The Sublime in Lutoslawski’s Three Poems of Henri Michaux (1961-63)

Marianela Calleja


The sublime in classical aesthetics arrived at a famous formulation with Kant (CPJ, Part I, Section 1, Book 2, §23–29) as a subjective quality more elevated than beauty, linked to commotion and respect followed by reaffirmation. However, a new interpretation of the Schopenhauerian sublime is necessary in its transforming appreciation of the importance of this feeling as a psychological state, which is not yet metaphysical as usually understood, when dealing with struggling situations without resolution (Vandenabeele [2015]: 128). Here the focus will be on a variety of the sonorous sublime in contemporary music, which finds resonances with Schopenhauer’s sublime: Witold Lutoslawski’s Three Poems of Henri Michaux (1961–63) for mixed chorus and orchestra focuses on unpredictability and form-contrariness, “picturing” surrealist texts of uncertainty in Pensées, violence in Le Grand Combat, and resignation in Repos dans Malheur (Michaux [1928], [1938]).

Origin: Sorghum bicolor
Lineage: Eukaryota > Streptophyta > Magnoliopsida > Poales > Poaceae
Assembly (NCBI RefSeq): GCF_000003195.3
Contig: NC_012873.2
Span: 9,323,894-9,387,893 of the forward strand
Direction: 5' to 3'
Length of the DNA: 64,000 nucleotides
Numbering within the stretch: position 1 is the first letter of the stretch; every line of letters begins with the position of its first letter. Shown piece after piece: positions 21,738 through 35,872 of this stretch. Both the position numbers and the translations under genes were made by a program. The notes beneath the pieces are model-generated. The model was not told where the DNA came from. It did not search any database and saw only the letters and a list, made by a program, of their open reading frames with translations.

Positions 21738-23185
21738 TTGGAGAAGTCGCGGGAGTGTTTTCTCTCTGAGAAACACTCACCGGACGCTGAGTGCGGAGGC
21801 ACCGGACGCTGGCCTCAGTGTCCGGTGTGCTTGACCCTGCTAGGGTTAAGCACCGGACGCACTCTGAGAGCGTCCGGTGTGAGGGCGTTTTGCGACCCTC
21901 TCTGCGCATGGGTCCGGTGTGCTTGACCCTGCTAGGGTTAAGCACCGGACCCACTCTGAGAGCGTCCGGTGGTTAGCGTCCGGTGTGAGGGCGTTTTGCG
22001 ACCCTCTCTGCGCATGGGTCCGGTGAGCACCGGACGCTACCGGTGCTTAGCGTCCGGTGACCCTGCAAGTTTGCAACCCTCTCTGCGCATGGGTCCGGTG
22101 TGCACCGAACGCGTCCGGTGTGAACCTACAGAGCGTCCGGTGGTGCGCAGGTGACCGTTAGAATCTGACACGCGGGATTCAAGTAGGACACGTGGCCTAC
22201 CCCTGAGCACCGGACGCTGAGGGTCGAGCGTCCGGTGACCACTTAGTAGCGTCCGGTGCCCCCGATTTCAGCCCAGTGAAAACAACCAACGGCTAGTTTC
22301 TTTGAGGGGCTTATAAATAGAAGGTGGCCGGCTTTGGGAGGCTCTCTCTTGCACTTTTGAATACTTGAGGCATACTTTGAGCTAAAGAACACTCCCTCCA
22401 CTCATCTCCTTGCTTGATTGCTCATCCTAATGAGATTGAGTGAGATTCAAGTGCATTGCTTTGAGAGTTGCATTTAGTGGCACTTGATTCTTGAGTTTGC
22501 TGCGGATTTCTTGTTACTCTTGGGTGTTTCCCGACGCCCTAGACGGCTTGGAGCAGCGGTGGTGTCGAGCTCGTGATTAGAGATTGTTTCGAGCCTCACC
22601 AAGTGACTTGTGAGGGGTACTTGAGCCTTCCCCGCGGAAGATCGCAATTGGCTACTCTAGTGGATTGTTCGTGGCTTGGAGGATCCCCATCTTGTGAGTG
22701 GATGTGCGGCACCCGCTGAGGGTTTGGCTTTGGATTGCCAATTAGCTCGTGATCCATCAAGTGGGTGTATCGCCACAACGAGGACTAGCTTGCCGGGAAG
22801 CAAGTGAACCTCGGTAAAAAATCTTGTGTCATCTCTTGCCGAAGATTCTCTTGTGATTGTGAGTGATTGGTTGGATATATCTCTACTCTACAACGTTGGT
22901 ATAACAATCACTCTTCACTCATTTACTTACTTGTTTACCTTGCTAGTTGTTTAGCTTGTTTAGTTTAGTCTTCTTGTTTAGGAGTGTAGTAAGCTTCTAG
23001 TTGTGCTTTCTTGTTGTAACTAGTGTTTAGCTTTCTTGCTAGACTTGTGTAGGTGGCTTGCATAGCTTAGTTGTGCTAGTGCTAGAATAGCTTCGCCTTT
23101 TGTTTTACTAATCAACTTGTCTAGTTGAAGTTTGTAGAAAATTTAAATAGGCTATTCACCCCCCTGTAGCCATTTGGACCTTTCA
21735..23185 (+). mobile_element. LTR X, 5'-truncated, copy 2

Philosophical sublime; musical sublime; modern sublime; unpredictability; a-synchronicity

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